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Conference of Presidents of Major American Jewish Organizations

by the Jerusalem Center for Public Affairs
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DAILY ALERT

November 17, 2005

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In-Depth Issues:

Al-Qaeda Plans to Abduct Israelis - Smadar Perry (Ynet News)
    Senior al-Qaeda leader Abu Musab al-Zarqawi is planning to abduct and murder Israeli nationals in Jordan, according to intelligence information revealed following the terror attacks on three Amman hotels.
    Zarqawi's initial plan was to kidnap Israeli diplomats in Amman, but he gave up due to the tight security arrangements around them.
    A senior Arab intelligence official has warned Israeli businesspeople and tourists to be very cautious during planned visits to Jordan.
    "Zarqawi has already begun following foreign visitors to Jordan in order to kidnap and murder them, exactly as he is doing in Iraq," the official said.
    New intelligence information reveals that Zarqawi offered his services to Syria and Iran's intelligence organizations.


500,000 Bullets on Way to Gaza - Ali Waked (Ynet News)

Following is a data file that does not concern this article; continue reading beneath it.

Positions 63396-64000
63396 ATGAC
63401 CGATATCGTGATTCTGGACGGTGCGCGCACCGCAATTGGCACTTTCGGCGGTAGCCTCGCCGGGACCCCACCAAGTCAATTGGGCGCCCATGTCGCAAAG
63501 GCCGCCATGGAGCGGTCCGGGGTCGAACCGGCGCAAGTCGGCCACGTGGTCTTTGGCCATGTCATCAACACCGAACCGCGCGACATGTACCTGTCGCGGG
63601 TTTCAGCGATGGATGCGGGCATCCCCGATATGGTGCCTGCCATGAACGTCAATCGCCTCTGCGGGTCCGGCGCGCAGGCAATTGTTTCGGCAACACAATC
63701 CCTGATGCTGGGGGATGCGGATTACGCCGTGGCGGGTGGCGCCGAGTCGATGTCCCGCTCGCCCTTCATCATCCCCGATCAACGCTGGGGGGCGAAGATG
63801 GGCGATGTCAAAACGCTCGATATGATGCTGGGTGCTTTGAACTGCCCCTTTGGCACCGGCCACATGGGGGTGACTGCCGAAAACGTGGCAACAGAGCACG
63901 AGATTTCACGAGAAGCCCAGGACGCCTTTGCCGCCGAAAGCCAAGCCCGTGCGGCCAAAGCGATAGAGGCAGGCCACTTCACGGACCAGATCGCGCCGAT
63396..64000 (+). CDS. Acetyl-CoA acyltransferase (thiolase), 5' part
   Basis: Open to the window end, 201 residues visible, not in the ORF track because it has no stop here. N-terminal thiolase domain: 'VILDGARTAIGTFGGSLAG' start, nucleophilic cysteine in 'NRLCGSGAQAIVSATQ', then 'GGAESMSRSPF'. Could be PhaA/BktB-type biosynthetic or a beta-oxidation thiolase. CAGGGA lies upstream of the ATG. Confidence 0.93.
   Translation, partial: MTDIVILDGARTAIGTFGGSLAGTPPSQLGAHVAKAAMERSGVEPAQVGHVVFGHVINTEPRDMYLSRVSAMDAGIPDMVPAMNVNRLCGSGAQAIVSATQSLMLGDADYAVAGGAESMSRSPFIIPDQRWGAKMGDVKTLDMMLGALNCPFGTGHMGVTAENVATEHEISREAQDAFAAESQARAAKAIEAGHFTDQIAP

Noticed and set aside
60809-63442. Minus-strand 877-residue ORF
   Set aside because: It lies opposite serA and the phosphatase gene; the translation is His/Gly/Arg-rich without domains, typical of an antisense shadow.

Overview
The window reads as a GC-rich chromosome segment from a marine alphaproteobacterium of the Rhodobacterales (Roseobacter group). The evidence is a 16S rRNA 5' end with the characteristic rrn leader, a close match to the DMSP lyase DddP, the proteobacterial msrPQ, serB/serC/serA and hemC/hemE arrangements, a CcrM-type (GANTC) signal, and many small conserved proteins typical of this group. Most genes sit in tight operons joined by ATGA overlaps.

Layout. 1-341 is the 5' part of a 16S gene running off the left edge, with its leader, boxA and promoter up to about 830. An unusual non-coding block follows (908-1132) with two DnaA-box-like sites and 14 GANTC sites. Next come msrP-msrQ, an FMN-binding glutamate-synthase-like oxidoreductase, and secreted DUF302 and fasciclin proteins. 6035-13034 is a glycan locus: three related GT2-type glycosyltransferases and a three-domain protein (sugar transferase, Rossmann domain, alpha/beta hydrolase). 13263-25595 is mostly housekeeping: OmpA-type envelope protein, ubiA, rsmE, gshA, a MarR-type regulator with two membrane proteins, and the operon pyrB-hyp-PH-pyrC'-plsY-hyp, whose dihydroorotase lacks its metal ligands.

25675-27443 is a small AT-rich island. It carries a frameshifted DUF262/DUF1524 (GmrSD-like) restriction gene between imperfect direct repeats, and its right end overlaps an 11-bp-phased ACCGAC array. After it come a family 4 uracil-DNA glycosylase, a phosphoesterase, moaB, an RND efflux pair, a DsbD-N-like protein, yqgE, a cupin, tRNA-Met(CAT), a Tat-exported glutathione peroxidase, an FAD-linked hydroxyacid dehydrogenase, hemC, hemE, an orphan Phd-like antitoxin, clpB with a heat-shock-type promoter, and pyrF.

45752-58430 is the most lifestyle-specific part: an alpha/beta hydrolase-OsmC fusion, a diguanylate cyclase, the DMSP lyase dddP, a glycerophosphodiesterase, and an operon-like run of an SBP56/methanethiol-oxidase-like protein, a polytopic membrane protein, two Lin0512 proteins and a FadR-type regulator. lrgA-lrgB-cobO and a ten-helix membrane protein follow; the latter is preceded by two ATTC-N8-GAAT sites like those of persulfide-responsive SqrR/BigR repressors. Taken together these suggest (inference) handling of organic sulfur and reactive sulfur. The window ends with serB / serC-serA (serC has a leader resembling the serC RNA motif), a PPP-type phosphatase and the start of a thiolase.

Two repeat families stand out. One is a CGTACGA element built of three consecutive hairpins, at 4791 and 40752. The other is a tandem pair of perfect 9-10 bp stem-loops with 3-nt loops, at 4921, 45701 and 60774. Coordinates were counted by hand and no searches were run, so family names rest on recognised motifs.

A delivery of 500,000 rifle bullets is expected to reach Gaza from Egypt as soon as Thursday, through the Rafah border crossing, according to Palestinian sources.
    The bullets are intended for use by the Palestinian police.
    Egyptian security personal currently in Gaza will supervise the shipment's storage and the distribution of bullets.


Muslim Brotherhood Gains in Egyptian Poll - William Wallis (Financial Times-UK)
    The Muslim Brotherhood has reaffirmed its position as Egypt's main opposition force, more than doubling its seats in parliament in the early stages of legislative elections.
    ""We won 34 seats and we could have won even more had there not been wrongdoing," Mohamed Habib, the Brotherhood's deputy leader, said following first round run-offs Wednesday.


India Fences Off Bangladesh to Keep Out Muslim Terror - Dean Nelson (Times-UK)